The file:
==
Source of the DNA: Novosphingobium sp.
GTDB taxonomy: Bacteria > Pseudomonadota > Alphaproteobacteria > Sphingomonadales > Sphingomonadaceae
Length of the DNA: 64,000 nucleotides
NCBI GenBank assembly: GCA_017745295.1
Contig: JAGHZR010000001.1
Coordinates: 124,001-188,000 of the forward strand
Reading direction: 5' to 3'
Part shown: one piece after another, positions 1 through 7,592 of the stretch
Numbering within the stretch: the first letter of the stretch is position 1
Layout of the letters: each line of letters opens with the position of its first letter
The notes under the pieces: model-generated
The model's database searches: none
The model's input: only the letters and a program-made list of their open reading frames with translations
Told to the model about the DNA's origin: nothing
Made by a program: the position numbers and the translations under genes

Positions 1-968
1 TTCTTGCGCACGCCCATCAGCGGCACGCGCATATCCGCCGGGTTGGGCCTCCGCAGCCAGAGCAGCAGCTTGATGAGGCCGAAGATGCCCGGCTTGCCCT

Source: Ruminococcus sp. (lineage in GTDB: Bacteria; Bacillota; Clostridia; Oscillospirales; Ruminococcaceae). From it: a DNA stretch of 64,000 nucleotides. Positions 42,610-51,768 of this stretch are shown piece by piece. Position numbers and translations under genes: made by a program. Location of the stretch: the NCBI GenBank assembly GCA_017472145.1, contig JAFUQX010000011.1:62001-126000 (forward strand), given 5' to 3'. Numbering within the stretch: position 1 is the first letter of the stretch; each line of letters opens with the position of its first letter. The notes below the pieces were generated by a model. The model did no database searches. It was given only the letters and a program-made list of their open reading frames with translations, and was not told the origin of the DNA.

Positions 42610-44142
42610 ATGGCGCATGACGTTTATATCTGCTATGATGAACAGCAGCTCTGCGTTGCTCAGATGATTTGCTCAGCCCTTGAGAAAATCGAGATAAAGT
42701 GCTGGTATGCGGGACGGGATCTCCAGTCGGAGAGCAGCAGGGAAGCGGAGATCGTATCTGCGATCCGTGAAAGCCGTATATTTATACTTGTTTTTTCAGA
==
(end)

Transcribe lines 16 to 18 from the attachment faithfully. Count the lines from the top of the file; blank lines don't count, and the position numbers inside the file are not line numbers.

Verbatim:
Positions 1-968
1 TTCTTGCGCACGCCCATCAGCGGCACGCGCATATCCGCCGGGTTGGGCCTCCGCAGCCAGAGCAGCAGCTTGATGAGGCCGAAGATGCCCGGCTTGCCCT

Source: Ruminococcus sp. (lineage in GTDB: Bacteria; Bacillota; Clostridia; Oscillospirales; Ruminococcaceae). From it: a DNA stretch of 64,000 nucleotides. Positions 42,610-51,768 of this stretch are shown piece by piece. Position numbers and translations under genes: made by a program. Location of the stretch: the NCBI GenBank assembly GCA_017472145.1, contig JAFUQX010000011.1:62001-126000 (forward strand), given 5' to 3'. Numbering within the stretch: position 1 is the first letter of the stretch; each line of letters opens with the position of its first letter. The notes below the pieces were generated by a model. The model did no database searches. It was given only the letters and a program-made list of their open reading frames with translations, and was not told the origin of the DNA.